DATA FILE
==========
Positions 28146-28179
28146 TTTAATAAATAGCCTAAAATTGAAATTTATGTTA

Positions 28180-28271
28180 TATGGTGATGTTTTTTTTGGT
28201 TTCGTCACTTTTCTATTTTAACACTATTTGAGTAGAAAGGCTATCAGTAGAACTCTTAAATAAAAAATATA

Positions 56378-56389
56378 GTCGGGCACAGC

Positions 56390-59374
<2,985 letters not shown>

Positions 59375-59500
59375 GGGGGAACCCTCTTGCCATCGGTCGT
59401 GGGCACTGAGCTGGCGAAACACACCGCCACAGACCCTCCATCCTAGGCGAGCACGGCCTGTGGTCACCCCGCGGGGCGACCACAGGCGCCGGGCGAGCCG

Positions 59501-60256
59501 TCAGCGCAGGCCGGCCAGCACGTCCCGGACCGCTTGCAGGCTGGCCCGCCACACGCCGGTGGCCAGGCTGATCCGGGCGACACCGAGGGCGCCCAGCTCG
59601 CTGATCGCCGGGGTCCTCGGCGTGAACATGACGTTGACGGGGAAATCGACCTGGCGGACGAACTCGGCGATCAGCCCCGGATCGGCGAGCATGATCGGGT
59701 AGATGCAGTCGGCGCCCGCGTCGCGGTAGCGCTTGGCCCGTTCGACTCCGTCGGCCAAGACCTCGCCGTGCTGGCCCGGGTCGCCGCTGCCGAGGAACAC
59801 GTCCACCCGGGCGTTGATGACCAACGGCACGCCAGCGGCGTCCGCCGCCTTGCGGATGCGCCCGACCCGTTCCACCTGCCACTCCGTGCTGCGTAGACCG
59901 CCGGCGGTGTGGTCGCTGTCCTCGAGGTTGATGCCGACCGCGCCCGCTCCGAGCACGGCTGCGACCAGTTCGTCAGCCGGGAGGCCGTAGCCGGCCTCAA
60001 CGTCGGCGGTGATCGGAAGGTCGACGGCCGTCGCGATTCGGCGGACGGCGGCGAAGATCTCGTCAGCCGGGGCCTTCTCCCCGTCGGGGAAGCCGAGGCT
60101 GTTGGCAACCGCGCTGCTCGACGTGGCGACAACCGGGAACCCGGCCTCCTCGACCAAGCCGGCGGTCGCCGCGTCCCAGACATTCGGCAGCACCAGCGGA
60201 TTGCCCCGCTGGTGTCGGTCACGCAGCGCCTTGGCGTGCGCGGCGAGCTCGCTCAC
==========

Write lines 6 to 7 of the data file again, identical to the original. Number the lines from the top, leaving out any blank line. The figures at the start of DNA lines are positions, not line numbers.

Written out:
Positions 56378-56389
56378 GTCGGGCACAGC